Greetings from my new home! It’s my first night and I have all my furniture in place, while piles of stuff sit unsorted at the old house. It will come, but you might guess correctly that I’m not remotely qualified to post as a guru on all things practical for moving (I just have one purely practical tip below) – and there are plenty of great resources for packing hints and beginning to approach the mammoth task of getting everything you own from A to B in one piece (or at least in less than or equal to the number of pieces there were originally). I can, however, tell you ALL about being blindsided by the very normal things that don’t make it onto the lists that are actually helpful.
Disclaimer: it’s possible I’m actually insane. Results may vary.
So you have decided to move house! Congratulations. You are now a basketcase.
Some of this is a no-brainer. And I have no brain, so I can verify this. I didn’t want to move. Of course there will be conflicted emotions. I miss my flat. But I am also excited about my new home. But it is new. But it is new! But it isn’t home yet. But it has so much better accommodation! This is all natural and normal. I was less prepared for the complete inability to get anything done because my mind was somewhere on a cushion-related Pinterest board, or emailing utility companies about whether their website is working properly and it’s just my details that are wonky, or trying to work out when I can talk to friends and family around all this nothing I seem to be doing.
The sneezing. Oh my goodness, the – ACHOO! – sneezing.
Dust. Dust everywhere. You can be houseproud and keep your shelves and electrical equipment shiny and dust-free, but unless you have a compelling reason to keep your home hospital-fresh those little particles will get everywhere. As soon as you start moving everything around, it will fly up in clouds from surfaces, textiles and your family members. Things you just dusted will be dusty. Things completely hemmed in by other things will be dusty. There may be things you have never unpacked, sealed in plastic and stored in containers; somehow they will be dusty. To add to the emotional trauma, every childhood allergy will cram itself in your face and wriggle around in your sinuses. You will sneeze for no apparent reason. There will be a constant gritty feeling in your eyelashes. Then, when you think the worst is over, your belongings go into a dusty van filled with dust from everyone else’s dusty house and they have a big dust party. You get everything into your new house and suddenly your new house is dusty, too.
So you’re dusty. Let’s add sweaty to the mix, too. And that’s just from the exertion of bossing around your minions. Then you will have to move everything you brought home in individual shopping bags over the past decade. At once. Into boxes, into trucks, out of trucks, out of boxes… Things need to be rationalised, while you live with stuff around you all the time, in piles, in boxes, in huge towers of debris topped by the cat. And this is how it looks even if you’re semi-organised. Packing up takes a while. Planning to pack up takes a while. Then at the very least you have to travel to the new house and make up your bed just so you can recover a bit.
Your past comes back to haunt you.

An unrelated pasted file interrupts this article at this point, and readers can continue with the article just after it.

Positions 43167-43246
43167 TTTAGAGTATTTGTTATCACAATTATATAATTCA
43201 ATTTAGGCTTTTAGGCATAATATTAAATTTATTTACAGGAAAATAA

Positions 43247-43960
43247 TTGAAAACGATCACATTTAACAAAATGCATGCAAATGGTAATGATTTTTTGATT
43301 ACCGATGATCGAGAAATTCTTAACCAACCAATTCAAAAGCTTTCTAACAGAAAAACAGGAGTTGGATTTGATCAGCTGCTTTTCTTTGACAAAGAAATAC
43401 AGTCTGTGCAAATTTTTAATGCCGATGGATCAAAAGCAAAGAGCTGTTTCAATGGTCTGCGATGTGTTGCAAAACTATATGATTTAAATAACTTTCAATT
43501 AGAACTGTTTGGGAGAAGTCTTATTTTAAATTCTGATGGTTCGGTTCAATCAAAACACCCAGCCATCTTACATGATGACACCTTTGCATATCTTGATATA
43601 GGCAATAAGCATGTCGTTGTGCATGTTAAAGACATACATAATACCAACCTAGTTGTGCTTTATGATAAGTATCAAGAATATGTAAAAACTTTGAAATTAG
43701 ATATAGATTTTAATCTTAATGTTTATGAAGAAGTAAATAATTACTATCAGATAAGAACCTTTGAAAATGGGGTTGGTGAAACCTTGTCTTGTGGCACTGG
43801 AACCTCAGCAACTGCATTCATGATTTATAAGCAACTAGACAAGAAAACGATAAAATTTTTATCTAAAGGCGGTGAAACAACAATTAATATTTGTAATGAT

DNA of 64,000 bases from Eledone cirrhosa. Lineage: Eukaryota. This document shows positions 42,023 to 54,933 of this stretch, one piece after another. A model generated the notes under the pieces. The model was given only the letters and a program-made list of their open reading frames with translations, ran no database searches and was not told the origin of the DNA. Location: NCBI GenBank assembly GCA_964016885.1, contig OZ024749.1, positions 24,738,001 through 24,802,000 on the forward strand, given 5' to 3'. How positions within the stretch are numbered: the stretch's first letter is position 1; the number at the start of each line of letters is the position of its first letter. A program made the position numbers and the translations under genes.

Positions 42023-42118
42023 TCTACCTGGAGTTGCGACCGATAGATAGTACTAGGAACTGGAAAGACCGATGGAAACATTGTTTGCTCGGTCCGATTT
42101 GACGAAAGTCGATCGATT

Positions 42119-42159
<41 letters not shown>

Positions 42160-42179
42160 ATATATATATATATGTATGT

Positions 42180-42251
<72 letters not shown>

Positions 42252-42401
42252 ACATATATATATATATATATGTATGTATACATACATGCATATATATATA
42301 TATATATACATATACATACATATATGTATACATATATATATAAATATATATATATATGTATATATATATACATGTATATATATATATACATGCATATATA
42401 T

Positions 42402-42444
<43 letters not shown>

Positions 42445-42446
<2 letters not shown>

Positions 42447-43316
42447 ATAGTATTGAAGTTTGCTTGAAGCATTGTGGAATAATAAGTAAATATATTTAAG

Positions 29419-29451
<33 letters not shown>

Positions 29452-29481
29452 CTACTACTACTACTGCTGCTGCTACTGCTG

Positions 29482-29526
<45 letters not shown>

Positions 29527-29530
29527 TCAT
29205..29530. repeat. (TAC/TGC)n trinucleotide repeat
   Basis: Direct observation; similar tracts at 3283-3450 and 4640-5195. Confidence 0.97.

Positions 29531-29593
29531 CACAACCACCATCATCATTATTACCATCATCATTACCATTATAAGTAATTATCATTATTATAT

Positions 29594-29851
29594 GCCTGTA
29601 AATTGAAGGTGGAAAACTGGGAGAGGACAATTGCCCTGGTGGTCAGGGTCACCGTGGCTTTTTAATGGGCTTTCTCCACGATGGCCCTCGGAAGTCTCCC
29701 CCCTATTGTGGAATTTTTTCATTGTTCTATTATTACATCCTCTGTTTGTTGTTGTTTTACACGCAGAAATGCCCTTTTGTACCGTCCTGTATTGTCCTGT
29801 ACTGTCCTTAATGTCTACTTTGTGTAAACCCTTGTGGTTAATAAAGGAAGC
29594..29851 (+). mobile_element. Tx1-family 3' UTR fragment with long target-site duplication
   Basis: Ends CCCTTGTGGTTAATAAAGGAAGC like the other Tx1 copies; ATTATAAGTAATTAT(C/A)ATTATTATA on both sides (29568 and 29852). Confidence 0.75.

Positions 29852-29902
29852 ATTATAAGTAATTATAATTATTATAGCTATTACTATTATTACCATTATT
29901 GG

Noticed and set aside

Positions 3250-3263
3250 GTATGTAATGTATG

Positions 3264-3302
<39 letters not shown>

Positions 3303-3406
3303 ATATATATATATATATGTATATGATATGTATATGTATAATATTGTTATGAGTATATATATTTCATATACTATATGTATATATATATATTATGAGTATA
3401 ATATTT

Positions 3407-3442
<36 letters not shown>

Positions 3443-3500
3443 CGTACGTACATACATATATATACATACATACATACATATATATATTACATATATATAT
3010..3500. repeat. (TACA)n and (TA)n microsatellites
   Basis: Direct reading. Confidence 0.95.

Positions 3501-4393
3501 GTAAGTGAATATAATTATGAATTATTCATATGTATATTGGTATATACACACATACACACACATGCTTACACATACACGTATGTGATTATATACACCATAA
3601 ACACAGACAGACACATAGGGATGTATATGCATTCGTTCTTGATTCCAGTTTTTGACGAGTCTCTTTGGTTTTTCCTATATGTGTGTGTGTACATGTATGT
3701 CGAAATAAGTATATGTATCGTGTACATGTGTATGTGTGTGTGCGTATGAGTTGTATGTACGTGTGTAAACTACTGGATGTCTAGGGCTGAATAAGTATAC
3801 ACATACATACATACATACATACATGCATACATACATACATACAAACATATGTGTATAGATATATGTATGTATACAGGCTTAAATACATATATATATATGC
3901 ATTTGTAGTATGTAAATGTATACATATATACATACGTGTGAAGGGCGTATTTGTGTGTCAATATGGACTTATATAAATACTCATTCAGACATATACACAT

Remember those awful jumpers you decided really suited you back in 2003, despite the fact that they were hideous to everyone else? No? Well, you will. Shoes with four-inch heels will remind you that your ankles are not what they were. Cringeworthy letters and pictures from long lost friendships that you shoved in a drawer will re-emerge like a Phoenix of Awful, cardigans you swore you would fold properly later wrinkle at you in judgement, and those hideous passport photos will remind you why you used to have such a self-esteem problem. Your old home feels rejected. Spitefully, it is spewing out all of these items just to kick you when you’re down, exhausted and have dust in your nostrils. Hang in there.
It goes on forever.
I could be projecting here. Clearly, other people move house and don’t spend the rest of their lives unpacking boxes. My parents last moved house twenty-six-and-a-half years ago and I’m fairly confident they have had the past four or five months just to relax. But from where I’m sitting here, tonight, I have just finished a huge move after weeks of planning and a few fairly taxing days, and tomorrow I get to go back to the flat and continue working, except now without the comfy chairs? Le sigh. I am just going to be stoic and make like a Weeping Angel (“We have no need of comfy chairs“)
Finally, a practical tip.
So, you sat through all that nonsense. Well done. I mean that. Reward yourself with an actual hint for moving. Despite the complaints, this move has not been a total nightmare to organise as my mother and I collaborated on a Trello board. I don’t know how the Trello people would describe it, but it’s like Pinterest for organising junkies. We love making lists, and right before I got notice that I had to move, a member of a web team showed the site to a friend and me. She claims she has never seen such a look of joyful contentment as the one on my face when I saw his Trello board. I started playing around with it and when we had to plan the removal it was perfect – we can each access and edit our board with to do lists by theme, moving sets of checklists around and keeping track of what we have still to do. I would definitely recommend it to anyone planning anything with lots of bits, especially collaboratively.
So there we have it. My sole practical contribution. That, and remember to make up your bed right away. Speaking of which…